About Reversi & Othello
Reversi is an old strategy board game invented in 1883. The game became popular again in the 1970’s as Othello.
Play the online game:
In this online Reversi version you can play against the computer or versus a friend:
This free game opens as a web page. No installation. No flash player needed. Mobile friendly.
↓ Scroll down for instructions.
How to play Reversi & Othello
It’s very easy to learn how to play, but the endless possibilities in tactics and problem solving will keep you playing for years. “A minute to learn – a lifetime to master!”.
To start a game:
Press the play icon on the startup screen.
Select game mode: Play against a friend (2 player game) or play against the computer. Before selecting computer, you can alternatively set the difficulty level: 1 star = easy, 3 stars = hard.
When playing against the computer, you will have the black discs (game pieces) and you will make the first move by placing a black disc on the board. The computer will have the white discs.
Reversi and Othello game basics
The players take turn in placing one disc (game piece) on the board, with their designated color facing up.
The aim of each move in Reversi and Othello gaming is to trap one or more of your opponent’s discs between two of your own. When you trap discs, you can flip them over and thereby reverse their color to make them yours.
The game is over when both players have placed all their disks on the board, or when there are no more legal moves possible for either player. Whoever has the highest number of discs on the board is the winner.
Example 1 – Black player traps white player’s disc and flips it over:
Example 2 – Discs can also be trapped in several directions in one single move, and both in straight and diagonal lines:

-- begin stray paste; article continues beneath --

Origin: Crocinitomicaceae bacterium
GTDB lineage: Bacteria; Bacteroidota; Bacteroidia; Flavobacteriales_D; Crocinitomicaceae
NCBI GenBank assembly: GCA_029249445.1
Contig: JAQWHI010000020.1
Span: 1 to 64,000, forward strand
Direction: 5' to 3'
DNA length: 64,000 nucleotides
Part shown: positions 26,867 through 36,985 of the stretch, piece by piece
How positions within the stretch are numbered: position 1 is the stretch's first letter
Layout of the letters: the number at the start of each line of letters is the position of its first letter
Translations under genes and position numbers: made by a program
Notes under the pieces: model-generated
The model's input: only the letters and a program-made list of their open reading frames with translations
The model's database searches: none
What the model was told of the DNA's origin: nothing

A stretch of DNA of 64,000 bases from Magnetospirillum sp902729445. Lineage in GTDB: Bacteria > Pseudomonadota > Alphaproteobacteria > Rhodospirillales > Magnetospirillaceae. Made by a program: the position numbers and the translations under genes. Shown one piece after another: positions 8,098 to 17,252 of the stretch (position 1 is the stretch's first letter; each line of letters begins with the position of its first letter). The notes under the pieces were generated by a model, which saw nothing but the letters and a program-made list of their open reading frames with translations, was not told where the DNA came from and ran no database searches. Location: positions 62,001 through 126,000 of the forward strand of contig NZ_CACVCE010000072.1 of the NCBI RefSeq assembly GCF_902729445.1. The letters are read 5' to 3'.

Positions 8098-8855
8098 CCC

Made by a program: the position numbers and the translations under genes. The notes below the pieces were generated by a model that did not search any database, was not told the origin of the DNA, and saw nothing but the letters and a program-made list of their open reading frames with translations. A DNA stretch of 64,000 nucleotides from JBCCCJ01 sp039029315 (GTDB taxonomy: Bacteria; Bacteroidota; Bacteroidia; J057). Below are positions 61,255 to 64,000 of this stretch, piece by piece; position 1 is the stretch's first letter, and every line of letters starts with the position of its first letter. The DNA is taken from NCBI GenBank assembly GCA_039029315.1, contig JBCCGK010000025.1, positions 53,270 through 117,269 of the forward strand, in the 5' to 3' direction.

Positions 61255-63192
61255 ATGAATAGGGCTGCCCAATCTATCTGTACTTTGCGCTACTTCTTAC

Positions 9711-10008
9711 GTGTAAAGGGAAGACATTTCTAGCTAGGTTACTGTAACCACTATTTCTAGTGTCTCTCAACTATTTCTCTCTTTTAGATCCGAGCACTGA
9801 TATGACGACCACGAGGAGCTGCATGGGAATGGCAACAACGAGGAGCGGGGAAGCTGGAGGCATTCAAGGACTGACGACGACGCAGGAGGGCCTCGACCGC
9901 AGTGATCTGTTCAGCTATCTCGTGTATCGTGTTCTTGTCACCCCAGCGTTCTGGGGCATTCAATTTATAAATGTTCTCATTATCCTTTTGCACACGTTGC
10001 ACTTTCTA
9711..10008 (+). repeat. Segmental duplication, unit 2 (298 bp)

Reversi and Othello game rules
In the modern game versions you are only allowed to make a move if you are able to trap one or more of your opponent’s discs.
If there’s no move you can make to trap discs, the move passes back to the other player.
If neither player can make a move to trap the opponent’s discs, the game is over (Stall).
You can only trap disks in straight or diagonal lines.
Reversi and Othello game tactics
After playing a few rounds, you will discover that there are some basic tactics that will give you an edge. For instance, discs placed in the corners of the board are immune to be flipped for the rest of the game. And discs placed along the edge can only be attacked from the sides. Consequently, it would be a helpful tactic to secure positions like that.
Likewise, it can be a good tactic to avoid giving your opponent the opportunity to occupy those places. For example, try not to be the first one to place a disc on a position next to a corner or the edge, because that will give your opponent a chance to secure that corner or that edge position in a later move.
Example 3 – Suggested beginner tactic: Grab any opportunity to get the blue positions. Try to avoid the red positions in the early stages of the game.
Reversi and Othello game history
Reversi is an abstract strategy board game for two players invented in 1883 in England. The German games publisher Ravensburger put the board game into production. It consisted of a board with a grid net divided into 8 columns and 8 rows. 64 disk shaped checkers served as pieces, colored black on one side and white on the other. Each of the disks’ two sides corresponded to one player. Each player placed their disks on the grid alternately with their color facing up. When one or more of a player’s disk was trapped between two of the opponent’s opposite colored disks in a straight or diagonal line, they would be turned over and thereby change color. The player that had the most disks at the end of the game was declared winner.
Various rules were added to the gameplay later to refine the game, and it achieved extreme popularity in the 1970’s, when marketed as Othello. The name Othello is a reference to the Shakespearean play, referring to the unfolding drama between Othello, who is black, and Desdemona, who is white. The green board is inspired by Othello valiantly leading his battle in a green field.
Enough already! Now, let’s play: